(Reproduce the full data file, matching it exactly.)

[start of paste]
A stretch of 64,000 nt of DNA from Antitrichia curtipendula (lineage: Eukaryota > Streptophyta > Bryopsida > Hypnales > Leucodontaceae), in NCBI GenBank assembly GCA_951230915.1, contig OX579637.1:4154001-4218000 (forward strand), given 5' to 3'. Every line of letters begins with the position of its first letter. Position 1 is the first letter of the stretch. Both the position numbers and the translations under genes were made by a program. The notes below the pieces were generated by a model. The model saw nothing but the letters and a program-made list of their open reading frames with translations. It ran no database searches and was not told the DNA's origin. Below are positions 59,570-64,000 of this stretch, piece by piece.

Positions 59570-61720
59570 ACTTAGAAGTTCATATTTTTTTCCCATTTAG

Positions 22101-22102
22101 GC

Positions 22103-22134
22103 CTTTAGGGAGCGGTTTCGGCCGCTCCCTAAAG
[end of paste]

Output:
A stretch of 64,000 nt of DNA from Antitrichia curtipendula (lineage: Eukaryota > Streptophyta > Bryopsida > Hypnales > Leucodontaceae), in NCBI GenBank assembly GCA_951230915.1, contig OX579637.1:4154001-4218000 (forward strand), given 5' to 3'. Every line of letters begins with the position of its first letter. Position 1 is the first letter of the stretch. Both the position numbers and the translations under genes were made by a program. The notes below the pieces were generated by a model. The model saw nothing but the letters and a program-made list of their open reading frames with translations. It ran no database searches and was not told the DNA's origin. Below are positions 59,570-64,000 of this stretch, piece by piece.

Positions 59570-61720
59570 ACTTAGAAGTTCATATTTTTTTCCCATTTAG

Positions 22101-22102
22101 GC

Positions 22103-22134
22103 CTTTAGGGAGCGGTTTCGGCCGCTCCCTAAAG